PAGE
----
Child abuse and neglect has increased during the pandemic, according to Hoover. For children living in troubled homes, with alcoholic or violent parents, distance learning meant they had no escape. Those who lacked technology or had spotty internet connections were even more isolated than their peers and fell further behind academically and socially.
Many children have bounced back from the prolonged isolation, but for others it will take longer and mental health issues often lag behind a stressor.
“We can’t assume that ‘OK, we’re back to school, it’s been a few months and now everyone should be back to normal. It’s not,” Hoover said.
Returning to school after months of isolation has heightened anxiety for some children. Teachers say students are having more difficulty concentrating, staying seated and many have to relearn how to socialize and resolve face-to-face conflict after prolonged immersion in screens.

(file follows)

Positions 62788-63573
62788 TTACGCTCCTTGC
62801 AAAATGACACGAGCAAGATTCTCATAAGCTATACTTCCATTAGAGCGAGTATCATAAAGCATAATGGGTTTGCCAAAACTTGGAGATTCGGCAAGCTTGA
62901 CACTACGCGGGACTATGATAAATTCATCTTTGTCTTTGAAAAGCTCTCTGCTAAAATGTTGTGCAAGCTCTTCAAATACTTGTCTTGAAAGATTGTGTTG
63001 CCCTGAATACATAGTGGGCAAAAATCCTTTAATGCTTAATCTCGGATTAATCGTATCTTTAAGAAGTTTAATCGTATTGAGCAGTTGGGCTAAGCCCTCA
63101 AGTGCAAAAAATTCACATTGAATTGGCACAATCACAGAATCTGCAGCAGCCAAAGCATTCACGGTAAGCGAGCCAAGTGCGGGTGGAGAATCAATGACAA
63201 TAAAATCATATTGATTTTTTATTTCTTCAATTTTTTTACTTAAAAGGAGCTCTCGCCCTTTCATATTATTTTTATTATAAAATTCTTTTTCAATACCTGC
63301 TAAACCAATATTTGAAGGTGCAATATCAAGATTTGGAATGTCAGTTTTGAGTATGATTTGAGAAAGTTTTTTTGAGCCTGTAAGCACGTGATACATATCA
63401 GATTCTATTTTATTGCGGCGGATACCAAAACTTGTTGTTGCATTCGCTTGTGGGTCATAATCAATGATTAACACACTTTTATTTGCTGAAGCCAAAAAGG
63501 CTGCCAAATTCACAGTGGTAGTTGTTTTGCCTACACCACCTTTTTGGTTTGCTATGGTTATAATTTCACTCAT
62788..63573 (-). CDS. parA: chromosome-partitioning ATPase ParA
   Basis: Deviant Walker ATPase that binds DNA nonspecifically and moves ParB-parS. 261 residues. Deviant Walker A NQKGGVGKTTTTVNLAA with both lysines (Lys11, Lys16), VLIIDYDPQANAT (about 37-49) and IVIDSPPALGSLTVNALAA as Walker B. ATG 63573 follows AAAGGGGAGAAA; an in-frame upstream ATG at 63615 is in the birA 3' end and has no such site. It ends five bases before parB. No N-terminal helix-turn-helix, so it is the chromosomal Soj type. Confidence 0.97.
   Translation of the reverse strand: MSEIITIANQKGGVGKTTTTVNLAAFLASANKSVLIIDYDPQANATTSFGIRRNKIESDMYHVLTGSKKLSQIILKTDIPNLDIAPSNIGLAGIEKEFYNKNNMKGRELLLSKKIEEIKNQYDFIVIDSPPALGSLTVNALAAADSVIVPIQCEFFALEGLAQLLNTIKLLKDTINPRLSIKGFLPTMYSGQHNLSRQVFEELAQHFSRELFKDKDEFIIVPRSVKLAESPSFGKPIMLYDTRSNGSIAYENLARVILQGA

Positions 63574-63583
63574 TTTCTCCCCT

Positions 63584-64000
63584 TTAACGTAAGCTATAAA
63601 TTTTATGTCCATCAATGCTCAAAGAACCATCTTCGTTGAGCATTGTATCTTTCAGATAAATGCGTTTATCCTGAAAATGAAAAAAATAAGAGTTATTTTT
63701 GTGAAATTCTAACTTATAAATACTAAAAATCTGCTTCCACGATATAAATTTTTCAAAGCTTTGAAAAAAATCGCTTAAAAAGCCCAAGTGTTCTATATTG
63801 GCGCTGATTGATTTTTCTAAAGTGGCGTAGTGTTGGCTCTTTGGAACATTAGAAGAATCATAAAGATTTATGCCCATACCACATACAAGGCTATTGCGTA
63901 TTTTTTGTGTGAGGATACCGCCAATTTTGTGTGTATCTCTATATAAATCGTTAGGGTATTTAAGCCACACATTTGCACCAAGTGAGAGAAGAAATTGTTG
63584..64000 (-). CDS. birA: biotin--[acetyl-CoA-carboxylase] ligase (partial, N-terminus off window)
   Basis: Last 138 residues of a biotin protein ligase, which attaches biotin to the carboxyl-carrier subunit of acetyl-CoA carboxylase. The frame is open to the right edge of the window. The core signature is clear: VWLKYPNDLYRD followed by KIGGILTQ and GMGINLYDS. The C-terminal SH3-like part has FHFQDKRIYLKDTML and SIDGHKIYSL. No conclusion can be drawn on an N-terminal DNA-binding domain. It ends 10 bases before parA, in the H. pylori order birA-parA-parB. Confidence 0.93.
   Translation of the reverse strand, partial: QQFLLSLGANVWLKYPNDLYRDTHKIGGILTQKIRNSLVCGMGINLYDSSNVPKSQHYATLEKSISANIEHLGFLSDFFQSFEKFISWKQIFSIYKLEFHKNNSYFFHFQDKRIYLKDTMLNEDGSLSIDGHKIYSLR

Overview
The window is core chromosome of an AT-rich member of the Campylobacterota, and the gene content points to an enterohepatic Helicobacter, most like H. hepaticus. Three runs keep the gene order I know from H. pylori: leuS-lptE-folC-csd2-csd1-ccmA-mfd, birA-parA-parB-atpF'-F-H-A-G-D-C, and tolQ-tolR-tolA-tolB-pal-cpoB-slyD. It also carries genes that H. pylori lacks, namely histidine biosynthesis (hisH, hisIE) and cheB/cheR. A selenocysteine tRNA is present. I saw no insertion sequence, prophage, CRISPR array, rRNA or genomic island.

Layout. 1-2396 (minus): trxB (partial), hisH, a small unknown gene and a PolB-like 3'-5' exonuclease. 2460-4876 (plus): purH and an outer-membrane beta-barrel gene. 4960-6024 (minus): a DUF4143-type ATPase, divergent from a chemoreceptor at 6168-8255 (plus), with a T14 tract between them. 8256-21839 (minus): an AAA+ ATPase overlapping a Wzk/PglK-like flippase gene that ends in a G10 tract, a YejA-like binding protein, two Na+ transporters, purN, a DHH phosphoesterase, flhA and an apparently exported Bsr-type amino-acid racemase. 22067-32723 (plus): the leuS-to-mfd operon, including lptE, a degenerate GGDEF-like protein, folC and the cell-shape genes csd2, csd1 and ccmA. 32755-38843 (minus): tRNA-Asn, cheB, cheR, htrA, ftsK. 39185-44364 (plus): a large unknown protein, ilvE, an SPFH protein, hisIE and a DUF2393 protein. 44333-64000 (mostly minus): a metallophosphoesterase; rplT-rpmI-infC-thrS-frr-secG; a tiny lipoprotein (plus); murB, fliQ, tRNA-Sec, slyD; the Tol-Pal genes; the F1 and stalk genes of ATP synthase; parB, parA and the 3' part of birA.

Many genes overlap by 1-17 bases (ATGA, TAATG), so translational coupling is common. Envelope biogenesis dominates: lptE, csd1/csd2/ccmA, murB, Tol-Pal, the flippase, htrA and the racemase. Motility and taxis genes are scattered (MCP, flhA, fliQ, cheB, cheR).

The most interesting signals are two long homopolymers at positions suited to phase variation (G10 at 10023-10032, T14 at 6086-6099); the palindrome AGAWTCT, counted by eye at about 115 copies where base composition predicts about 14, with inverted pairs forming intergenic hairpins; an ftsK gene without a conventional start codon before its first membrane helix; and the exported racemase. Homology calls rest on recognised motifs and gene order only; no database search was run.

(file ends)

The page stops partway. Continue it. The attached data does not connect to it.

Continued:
Children expected to pick up where they left off, but some found friendships and their ability to cope with social stress changed. Educators say they’re also seeing a worrying increase in apathy — about grades, about how students treat each other and themselves — and much less empathy.
“I’ve never seen kids be so mean to each other in my life,” said Terrin Musbach, who trains teachers in mental health awareness and other social-emotional programs at Del Norte. Unified School District, a very poor rural northern district. California. “There’s more school violence, there’s more vaping, there’s more substance abuse, there’s more sexual activity, there’s more suicidal ideation, there’s more of every behavior that would worry us in children.”